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I have been reading an article on Collision Detection and how to resolve it.

In the section describing an AABB vs Circle, it states:

The first step is to get the centre of the circle and project it on to the boundary of the AABB. Fortunately this is as easy as forming the vector V between AABB and circle and simply clamping it against the half extents of the AABB.

In the picture provided, it makes sense. You get the vector between the two objects, and then get the closest virtice to the circle and use that in your computation.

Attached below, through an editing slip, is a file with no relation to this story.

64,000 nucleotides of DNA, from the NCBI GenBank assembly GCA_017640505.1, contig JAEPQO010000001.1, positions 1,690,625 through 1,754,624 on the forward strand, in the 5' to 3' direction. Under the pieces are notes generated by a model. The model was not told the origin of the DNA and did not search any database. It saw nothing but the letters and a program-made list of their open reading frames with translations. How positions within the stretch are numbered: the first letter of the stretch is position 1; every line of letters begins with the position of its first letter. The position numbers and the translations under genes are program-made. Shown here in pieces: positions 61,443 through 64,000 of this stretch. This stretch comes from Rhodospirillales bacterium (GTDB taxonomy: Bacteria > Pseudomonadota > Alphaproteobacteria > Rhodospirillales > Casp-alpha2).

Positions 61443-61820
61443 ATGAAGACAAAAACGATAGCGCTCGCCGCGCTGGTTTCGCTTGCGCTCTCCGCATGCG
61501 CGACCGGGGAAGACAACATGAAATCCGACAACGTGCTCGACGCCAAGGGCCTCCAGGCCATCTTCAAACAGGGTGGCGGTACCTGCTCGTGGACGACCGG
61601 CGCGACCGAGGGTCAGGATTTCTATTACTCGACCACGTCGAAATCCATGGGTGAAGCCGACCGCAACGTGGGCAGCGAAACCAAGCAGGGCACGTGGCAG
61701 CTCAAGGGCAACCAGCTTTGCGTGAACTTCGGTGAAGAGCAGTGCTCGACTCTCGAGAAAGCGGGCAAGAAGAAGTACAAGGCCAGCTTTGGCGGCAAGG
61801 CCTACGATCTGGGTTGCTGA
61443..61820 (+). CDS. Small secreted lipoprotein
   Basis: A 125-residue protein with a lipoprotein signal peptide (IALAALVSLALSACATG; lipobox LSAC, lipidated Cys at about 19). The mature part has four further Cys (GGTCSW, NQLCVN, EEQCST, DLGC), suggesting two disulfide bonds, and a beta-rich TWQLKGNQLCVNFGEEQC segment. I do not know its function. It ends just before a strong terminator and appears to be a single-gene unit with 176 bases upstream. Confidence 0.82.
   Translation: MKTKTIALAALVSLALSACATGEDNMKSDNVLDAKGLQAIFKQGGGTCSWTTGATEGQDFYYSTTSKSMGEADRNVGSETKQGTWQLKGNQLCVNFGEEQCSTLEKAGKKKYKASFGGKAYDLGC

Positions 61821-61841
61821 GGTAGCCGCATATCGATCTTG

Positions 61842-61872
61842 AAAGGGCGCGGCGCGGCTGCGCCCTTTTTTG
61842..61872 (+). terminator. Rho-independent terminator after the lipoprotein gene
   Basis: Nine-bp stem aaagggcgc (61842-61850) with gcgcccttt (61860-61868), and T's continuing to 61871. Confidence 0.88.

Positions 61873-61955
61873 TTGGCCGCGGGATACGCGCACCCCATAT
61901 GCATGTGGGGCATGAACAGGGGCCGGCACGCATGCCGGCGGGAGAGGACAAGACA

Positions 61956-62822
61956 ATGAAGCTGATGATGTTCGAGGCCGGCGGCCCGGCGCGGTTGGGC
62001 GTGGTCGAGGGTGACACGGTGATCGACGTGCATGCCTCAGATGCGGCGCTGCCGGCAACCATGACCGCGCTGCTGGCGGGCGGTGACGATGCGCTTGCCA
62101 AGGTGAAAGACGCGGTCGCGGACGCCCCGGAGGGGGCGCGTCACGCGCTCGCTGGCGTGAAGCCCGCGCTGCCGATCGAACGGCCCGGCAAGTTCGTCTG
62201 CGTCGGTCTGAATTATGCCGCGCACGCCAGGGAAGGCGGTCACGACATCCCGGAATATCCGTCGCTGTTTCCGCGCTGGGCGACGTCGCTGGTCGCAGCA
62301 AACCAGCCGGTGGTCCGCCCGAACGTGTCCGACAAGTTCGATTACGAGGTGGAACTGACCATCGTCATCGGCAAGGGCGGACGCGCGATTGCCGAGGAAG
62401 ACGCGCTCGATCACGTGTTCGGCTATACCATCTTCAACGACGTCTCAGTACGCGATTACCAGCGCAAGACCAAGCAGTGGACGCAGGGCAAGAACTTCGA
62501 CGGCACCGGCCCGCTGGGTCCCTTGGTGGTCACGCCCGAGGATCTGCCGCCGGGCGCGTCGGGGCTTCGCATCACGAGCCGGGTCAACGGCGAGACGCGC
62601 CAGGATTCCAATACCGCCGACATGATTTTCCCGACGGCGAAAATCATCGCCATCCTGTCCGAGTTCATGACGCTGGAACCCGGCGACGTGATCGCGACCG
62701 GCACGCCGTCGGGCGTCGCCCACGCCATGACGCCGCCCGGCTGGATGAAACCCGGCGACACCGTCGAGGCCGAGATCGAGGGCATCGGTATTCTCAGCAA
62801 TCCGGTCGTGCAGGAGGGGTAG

But, how DO you take the width/height into account to that new vector? He says "..simply clamping it against the half extends of the AABB"

Can anyone clarify what he means?

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up vote 3 down vote accepted

A clamp (or saturate) is constraining a value to be within a range of values, that is:

v' = max(low, min(high, v))

In this case, he wants you to clamp each component of the vector to the corresponding min/max on that axis.

x = max(-halfWidth,  min(halfWidth, circleX-boxX))
y = max(-halfHeight, min(halfHeight, circleY-boxY))

This will yield a point on the boundary of the box if the circle center is outside the box, or a point inside the box if the circle is inside.

By doing this, you can treat the box as a circle centered at the box center, with the circumference going through that point.

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